• Cleo

        Yes! I do this too! Every Saturday around 11am, after I’ve worked out and my bf has showered and is settling in for some video games, I sit on our bed and menu plan for the week. He knows he gets up until that time every week to give input for the next week’s meals, but once the grocery list is done, the menu is set. (And usually he doesn’t have much of an opinion, which helps, but took some getting used to)

        It takes a bit of extra time to make the list, but Teresa is right…it’s a money saver and a time saver in the long run.

      • This is the best system I’ve ever used. A menu saves so much headache, and sometimes you can even do some of your prep work ahead of time for the next day or two just because you already know what you’re going to be making.

      • Victwa

        Yes! My mom did this (ok, inequitable division of labor there) but it taught me that one list–>one shopping trip–> cheaper, easier nights when you get home. Now the fiancé and I make the list together, sometimes with input from his kids, if they’re around. This is also helpful for getting the 6 year old to eat things with more enthusiasm, even if he doesn’t like them, because if he got to choose the vegetable for Tuesday, for example, he’s flexible with eating a vegetable he didn’t like as much on Monday.

    • R

      There’s always what the bleep should I make for dinner (note that the site features rather a lot of actual cussing). It’s a random recipe generator (you can also limit to just vegetarian recipes…)

      It also helps to have a set of default “emergency” dinners that you can put together any time. For us, that’s sausages with potatoes and some sort of veggie. When I lived by myself, mine used to be doctored jarred pasta sauce with chicken breasts and spinach. The good thing about the “emergency” dinner is that you make sure to always have what you need to make it- which means when you can’t think of anything else, it’s the obvious default answer.

    • Diane

      My mom, who worked full time and was definitely the commander-in-chief at home, created “dinner nights” once my brother and I were old enough to cook. My stepdad had Monday nights. He’d never cooked before this but could reliably make baked potatoes, get the makings of sub sandwiches or order a pizza. I did Tuesdays and generally enjoyed cooking once a week. My mom did Wednesdays. My younger brother did Thursdays which often involved heating up chili, spaghetti sauce, or sloppy joes that had been made and frozen (note, bro has since learned to cook). The person who cooked was completely off the hook for dishes. This wasn’t rigid — if I had something for school on a Tuesday night we would swap or someone else would cook — but it allowed for early shopping/planning. Best of all, it meant that no one would arrive home from a stressful day to be greeted with, “so what’s for dinner?” If anyone can tolerate that question (particularly from someone whose feet are up with a TV on), then I salute them!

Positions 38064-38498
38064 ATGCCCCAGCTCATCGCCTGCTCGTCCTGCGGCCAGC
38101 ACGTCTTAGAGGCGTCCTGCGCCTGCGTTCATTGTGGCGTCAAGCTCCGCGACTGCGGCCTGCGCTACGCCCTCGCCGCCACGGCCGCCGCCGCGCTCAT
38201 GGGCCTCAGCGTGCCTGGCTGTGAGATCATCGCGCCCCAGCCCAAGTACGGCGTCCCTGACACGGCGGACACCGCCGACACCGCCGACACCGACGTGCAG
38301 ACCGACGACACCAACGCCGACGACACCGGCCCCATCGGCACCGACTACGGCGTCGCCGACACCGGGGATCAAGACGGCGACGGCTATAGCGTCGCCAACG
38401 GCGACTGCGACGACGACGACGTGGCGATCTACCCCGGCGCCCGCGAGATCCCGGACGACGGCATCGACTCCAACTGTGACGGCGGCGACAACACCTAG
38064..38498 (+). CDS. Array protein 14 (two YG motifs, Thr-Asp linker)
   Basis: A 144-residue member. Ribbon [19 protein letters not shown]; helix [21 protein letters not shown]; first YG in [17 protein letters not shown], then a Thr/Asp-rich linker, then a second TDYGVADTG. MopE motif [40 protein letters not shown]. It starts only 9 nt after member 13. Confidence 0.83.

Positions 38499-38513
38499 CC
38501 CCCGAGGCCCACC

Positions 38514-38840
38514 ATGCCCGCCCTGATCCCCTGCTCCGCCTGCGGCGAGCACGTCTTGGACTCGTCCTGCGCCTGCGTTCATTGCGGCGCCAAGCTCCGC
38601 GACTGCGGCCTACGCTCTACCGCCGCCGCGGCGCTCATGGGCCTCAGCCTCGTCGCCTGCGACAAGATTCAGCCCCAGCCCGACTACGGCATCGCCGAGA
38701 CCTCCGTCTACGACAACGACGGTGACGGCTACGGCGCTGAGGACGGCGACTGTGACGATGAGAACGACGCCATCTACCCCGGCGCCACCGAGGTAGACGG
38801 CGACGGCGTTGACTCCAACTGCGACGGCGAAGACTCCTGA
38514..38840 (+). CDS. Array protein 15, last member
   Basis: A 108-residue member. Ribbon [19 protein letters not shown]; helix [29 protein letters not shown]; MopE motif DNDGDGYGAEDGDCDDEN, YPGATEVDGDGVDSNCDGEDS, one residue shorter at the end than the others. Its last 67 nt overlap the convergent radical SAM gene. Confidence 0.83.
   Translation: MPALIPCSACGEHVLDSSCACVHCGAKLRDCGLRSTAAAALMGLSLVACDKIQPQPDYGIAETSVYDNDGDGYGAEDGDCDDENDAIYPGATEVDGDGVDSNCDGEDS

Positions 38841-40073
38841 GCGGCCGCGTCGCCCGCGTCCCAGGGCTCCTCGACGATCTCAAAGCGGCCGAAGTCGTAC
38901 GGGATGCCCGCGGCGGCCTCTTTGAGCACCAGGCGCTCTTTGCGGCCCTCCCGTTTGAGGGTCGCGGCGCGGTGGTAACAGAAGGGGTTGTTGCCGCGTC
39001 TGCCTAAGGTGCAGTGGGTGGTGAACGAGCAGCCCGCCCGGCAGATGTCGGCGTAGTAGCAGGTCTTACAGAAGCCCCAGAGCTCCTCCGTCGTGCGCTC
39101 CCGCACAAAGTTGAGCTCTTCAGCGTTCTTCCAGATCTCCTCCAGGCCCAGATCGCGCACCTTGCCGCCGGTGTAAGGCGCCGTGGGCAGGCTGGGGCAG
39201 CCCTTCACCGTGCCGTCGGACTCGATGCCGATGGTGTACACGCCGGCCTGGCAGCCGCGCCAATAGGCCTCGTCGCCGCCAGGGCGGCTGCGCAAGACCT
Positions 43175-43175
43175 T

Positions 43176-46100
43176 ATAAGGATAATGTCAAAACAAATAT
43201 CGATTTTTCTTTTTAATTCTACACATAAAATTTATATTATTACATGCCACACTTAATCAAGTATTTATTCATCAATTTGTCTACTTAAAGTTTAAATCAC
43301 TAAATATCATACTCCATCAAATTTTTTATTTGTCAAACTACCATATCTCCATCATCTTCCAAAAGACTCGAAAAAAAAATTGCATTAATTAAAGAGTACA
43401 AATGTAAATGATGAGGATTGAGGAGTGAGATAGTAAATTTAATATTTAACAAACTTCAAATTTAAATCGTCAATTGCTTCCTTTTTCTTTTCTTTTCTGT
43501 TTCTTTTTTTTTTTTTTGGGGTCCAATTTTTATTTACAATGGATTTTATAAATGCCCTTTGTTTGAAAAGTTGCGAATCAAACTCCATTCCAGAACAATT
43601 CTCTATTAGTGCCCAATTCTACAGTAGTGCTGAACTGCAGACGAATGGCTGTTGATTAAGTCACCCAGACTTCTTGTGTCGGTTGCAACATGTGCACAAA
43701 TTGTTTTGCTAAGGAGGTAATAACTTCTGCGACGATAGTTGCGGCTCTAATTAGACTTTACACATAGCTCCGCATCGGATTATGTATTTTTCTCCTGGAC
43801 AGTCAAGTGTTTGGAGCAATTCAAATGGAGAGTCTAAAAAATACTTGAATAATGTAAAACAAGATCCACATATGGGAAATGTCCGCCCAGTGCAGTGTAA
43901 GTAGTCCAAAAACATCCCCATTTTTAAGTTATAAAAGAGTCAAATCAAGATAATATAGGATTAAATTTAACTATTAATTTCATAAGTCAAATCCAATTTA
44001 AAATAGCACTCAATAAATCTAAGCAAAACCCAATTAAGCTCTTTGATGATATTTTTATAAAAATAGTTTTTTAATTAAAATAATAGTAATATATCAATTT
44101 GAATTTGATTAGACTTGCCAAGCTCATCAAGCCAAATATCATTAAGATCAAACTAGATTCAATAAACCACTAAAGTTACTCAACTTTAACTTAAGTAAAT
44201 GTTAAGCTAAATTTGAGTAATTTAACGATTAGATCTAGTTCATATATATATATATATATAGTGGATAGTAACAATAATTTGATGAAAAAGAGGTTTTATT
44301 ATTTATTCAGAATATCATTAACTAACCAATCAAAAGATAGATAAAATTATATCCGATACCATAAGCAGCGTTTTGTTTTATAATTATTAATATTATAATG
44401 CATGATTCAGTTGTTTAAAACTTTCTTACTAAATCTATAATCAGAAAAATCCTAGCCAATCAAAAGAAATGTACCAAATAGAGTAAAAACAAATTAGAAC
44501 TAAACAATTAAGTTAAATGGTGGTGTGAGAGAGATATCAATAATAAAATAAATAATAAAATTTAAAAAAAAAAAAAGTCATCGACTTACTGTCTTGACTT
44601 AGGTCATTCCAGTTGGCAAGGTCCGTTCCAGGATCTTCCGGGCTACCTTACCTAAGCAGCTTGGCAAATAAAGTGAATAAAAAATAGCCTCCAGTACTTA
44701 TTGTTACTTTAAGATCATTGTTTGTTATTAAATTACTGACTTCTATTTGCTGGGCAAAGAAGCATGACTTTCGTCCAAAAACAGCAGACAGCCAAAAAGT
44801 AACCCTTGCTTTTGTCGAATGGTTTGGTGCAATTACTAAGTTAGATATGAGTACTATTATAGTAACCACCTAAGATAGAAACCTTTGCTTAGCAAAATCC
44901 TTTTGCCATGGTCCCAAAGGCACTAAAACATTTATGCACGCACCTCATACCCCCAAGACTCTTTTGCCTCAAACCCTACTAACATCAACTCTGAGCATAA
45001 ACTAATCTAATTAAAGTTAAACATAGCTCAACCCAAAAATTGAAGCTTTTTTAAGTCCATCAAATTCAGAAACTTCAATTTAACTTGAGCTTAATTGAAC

• Class of 1980

        My mom invented “Do Your Own Thing Friday Nights” where we each had to cook our own dinner. Your mom’s idea is genius.

        Hilarious about being asked what’s for dinner by someone with their feet up watching TV. No one in their right mind can tolerate that.

        • MIRA

          In my family, this is known as “courteous and efficient self service” — my grandpa’s phrase

        • Jashshea

          I have a friend who cited this as the main reason for her divorce. Her: two jobs; He: unemployed. And he wouldn’t do the shopping, either.

          • KH_Tas

            That would have been one of the reasons for me divorcing my ex, except I managed to get out long before marrying him.

      • Amanda

        Oh my goodness, Diane, this is such a good plan – one cooks, the other cleans. My twin sister and I lived together on-and-off through university & post-graduate degrees. She *hates* to cook, I enjoy it. So I cooked for us every. single. night. She never complained about burned/bland food, and said she loved every meal (bless her heart). After dinner? She cleaned the kitchen. I loved the prep/cooking, and loved even more being able to say thank you to her after the meal for cleaning up the kitchen, and being able to be off the hook for the clean up. One might say we were, in fact, twinning! (Cue lame eye roll here.)

        • Victwa

          My parents have always had the division of my mom cooks/my dad cleans up. When my fiancé and I moved in together, we decided to do that too, except that because we both like to cook, we just have it as whoever didn’t cook cleans up. It’s nice to be able to relax a little either before or after dinner, depending on which night you are. I think it seems really fair and I’m a fan of it.

    • I agree with Teresa that planning ahead is key. The feeling of dinner time rolling on and not knowing what you’re going to have makes for extra stress. So planning in advance (together) is a great way around it.